Postoperative Instructions

Oral hygiene instructions were given. A Waterpik plaque removal kit was prescribed, and oral mouth rinses were provided.

Figs 1A and B: (A) Preoperative smile view; (B) Preoperative OPG


Patient was recalled after 6 months and 1 year post-cementation. The OPGs revealed stable crestal levels. Clinically, the prosthesis maintained ideal soft tissue conditions (Fig. 7).


Raghoebar (1989) described impaction as the cessation of an eruption of the tooth due to a physical barrier. It could be syndromic, familial, or even caused due to disturbances in eruption. Very rarely non-syndromic variants also arise which do not have any known metabolic and hormonal disorders.1416 This case report presents a 24-year-old female patient with multiple impacted teeth. Orthodontic extrusions were contraindicated because of possible ankylosis of the teeth. Thus, extraction was indicated with respect to the erupted teeth that were mobile and carious.4

Fig. 2: CBCT sections of 16, 12, 22, 25 and 35, 43, 44, 45

Implants were placed in the extraction sites along with lateral contour augmentation so that inevitable bundle bone loss can be compensated. Distal most implant in the mandibular ridge was angulated to create a larger anterior-posterior spread. The prosthetic phase included the use of a screw-retained multiunit prosthesis for a passive fit and correction of angulations. The added advantage of the screw-retained prosthesis is that, if the impacted teeth were to show signs of disease, the prosthesis could be retrieved easily and surgical removal can be done, as opposed to cement-retained prosthesis where the entire prosthesis has to be destroyed. The multiunit abutments also maintained a good hemidesmosome attachment, thus protecting the soft tissue biotype during screwing and unscrewing of the suprastructure. This thereby would maintain the peri-implant health more efficiently.17 The patient had a constricted ridge and implants were placed to accommodate the native topography; thus, angulated abutments were chosen accordingly. A hybrid prosthesis called “Malo Bridge” was designed on screw-retained multiunit abutments to hide the unesthetic buccal screw access holes to compensate for the variations in the angulation.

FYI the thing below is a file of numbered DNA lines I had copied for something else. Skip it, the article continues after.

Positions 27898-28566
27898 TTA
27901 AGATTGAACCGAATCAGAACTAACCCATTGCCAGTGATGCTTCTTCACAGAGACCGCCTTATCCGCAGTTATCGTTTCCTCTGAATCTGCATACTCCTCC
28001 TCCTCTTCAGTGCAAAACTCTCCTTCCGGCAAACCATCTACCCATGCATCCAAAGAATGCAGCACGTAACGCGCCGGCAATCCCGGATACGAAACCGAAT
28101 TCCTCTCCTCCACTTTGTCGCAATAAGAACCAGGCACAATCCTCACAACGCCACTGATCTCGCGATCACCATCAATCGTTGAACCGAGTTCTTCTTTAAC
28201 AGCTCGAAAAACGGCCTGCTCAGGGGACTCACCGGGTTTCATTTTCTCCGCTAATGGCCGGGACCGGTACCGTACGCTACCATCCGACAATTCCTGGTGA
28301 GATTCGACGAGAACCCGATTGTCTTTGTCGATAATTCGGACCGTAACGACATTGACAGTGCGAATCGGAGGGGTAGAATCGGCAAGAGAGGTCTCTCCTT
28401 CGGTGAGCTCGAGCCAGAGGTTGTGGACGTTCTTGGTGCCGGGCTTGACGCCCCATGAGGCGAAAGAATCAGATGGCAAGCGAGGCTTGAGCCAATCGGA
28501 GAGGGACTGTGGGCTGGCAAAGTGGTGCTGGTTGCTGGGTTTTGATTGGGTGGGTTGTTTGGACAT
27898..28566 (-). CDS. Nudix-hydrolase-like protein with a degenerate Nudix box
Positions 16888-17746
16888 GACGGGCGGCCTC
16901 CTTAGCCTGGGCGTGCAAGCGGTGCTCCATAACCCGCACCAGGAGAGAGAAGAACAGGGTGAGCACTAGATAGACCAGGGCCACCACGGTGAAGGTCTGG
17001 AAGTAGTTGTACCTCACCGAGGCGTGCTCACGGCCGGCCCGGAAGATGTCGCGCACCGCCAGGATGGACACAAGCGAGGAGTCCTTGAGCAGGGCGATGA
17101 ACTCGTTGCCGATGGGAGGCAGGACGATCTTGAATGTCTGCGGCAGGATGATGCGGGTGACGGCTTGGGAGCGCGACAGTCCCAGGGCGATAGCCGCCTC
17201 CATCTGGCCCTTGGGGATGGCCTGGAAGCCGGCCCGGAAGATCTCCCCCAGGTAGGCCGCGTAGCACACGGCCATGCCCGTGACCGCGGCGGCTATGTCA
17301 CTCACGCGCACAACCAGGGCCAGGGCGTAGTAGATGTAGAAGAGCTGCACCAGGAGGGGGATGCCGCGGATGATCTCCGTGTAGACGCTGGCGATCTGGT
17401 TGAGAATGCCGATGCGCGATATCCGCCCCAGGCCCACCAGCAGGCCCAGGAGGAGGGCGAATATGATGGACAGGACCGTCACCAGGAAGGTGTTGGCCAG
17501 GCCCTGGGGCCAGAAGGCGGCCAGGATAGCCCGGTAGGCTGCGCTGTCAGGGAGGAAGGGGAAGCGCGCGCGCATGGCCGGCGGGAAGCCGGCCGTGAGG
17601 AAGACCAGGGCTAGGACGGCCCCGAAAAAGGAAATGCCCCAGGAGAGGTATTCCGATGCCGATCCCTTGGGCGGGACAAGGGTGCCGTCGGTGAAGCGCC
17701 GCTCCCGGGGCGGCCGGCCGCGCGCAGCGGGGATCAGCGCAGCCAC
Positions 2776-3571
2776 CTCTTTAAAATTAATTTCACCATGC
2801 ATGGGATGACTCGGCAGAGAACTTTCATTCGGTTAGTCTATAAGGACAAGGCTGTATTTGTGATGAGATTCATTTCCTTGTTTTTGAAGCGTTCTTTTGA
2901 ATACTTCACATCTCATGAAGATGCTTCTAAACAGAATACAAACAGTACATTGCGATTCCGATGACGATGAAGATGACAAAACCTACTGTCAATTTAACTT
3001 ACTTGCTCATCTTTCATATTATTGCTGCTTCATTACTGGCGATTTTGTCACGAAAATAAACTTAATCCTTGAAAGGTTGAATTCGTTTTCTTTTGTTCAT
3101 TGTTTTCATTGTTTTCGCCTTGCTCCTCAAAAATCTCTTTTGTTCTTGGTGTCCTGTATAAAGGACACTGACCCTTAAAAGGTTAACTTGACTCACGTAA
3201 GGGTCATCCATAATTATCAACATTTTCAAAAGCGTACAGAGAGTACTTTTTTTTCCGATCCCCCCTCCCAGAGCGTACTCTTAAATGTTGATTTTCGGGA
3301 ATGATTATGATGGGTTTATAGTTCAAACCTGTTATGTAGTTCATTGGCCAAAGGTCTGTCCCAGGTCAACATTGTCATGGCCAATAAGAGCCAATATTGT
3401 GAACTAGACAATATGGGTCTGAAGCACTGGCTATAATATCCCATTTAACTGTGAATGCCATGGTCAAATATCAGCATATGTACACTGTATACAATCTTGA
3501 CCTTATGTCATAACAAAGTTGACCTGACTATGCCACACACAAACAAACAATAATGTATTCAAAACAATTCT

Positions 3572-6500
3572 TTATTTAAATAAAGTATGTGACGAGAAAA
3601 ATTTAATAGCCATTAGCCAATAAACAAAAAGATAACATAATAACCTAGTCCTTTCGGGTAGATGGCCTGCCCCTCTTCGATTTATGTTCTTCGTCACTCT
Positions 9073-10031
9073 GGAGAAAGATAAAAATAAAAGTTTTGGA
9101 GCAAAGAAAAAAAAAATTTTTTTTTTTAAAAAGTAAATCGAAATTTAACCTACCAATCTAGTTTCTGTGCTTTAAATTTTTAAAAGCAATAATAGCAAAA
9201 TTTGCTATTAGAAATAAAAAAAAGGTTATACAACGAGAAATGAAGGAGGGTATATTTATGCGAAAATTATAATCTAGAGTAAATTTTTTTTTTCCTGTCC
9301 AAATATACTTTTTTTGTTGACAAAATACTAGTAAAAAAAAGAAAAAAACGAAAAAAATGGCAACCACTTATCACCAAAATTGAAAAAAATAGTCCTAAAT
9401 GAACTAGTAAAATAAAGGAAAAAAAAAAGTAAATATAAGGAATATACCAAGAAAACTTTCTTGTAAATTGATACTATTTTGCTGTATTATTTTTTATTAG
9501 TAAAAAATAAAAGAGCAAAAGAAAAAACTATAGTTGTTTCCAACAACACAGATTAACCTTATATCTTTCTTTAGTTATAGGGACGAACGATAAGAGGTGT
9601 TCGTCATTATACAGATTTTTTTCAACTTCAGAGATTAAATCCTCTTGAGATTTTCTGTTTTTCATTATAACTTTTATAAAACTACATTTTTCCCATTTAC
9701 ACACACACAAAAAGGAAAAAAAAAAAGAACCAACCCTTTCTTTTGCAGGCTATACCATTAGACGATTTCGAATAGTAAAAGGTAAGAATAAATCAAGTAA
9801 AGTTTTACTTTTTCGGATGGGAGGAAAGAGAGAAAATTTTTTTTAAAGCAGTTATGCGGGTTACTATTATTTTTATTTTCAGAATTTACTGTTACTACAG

Fig. 3: Immediate postoperative X-ray

Figs 4A and B: Multiunit abutment placement in the maxilla and mandible

Figs 5A to C: Right lateral view (right), facial view (center), left lateral view (left)

Figs 6A and B: Comparison of pre- and post-treatment—smile view

Fig. 7: One-year follow-up post-cementation


A multidisciplinary (periodontics, orthodontics, and surgery) is mandated for a successful treatment outcome for cases like this. Also, conservative treatment decisions have to be made to deliver patient comfort, function, and esthetic without compromising the native biology. Therefore, in young patients like these we can hope to provide them with a prosthesis with a more predictable outcome, with multiunit abutments and a hybrid prosthesis.